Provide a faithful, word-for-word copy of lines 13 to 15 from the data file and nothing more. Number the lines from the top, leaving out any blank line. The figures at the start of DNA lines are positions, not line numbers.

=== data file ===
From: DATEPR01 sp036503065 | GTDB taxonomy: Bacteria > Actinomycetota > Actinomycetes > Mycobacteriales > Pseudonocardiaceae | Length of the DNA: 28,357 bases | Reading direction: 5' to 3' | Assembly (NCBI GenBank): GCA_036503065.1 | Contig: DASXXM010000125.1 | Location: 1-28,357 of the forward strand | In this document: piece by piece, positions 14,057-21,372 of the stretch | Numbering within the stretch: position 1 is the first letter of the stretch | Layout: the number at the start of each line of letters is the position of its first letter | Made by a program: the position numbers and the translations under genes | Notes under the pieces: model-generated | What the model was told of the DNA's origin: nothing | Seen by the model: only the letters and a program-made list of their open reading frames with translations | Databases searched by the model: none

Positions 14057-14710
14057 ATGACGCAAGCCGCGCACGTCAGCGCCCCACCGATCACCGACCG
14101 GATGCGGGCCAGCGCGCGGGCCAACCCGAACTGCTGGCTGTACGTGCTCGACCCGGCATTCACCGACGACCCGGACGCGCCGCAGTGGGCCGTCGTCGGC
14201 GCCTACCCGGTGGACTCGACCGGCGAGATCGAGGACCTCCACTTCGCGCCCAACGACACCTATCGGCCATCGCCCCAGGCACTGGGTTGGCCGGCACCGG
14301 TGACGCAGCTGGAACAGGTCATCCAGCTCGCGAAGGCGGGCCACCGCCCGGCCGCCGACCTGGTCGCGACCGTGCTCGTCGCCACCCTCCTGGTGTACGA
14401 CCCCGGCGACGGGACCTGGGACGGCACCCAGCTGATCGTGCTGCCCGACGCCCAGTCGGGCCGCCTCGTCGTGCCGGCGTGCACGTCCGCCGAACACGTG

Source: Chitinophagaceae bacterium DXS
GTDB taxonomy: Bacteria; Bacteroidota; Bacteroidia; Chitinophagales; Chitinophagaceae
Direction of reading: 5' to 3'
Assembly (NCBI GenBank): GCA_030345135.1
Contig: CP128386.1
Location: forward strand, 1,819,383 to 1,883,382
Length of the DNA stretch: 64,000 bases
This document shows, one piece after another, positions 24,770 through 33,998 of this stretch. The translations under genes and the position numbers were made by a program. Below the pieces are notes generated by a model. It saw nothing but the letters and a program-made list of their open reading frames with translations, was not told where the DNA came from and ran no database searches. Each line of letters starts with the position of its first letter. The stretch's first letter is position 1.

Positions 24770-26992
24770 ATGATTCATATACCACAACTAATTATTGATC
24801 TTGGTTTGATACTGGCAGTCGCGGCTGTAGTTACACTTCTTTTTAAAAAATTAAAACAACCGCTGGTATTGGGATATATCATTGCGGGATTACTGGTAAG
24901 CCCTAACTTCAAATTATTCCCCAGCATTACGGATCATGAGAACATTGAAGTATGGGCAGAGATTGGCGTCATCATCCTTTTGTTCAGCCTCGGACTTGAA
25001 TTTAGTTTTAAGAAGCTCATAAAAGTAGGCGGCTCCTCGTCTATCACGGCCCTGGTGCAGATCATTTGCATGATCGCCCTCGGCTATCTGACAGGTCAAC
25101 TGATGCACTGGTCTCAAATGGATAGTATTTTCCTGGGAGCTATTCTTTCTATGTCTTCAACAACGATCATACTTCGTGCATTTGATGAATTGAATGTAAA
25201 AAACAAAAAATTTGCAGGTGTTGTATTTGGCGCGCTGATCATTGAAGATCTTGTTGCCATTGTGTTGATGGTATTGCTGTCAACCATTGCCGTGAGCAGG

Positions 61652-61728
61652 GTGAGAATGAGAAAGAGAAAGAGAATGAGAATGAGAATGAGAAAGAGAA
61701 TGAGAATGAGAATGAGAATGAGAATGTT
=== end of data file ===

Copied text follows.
Location: forward strand, 1,819,383 to 1,883,382
Length of the DNA stretch: 64,000 bases
This document shows, one piece after another, positions 24,770 through 33,998 of this stretch. The translations under genes and the position numbers were made by a program. Below the pieces are notes generated by a model. It saw nothing but the letters and a program-made list of their open reading frames with translations, was not told where the DNA came from and ran no database searches. Each line of letters starts with the position of its first letter. The stretch's first letter is position 1.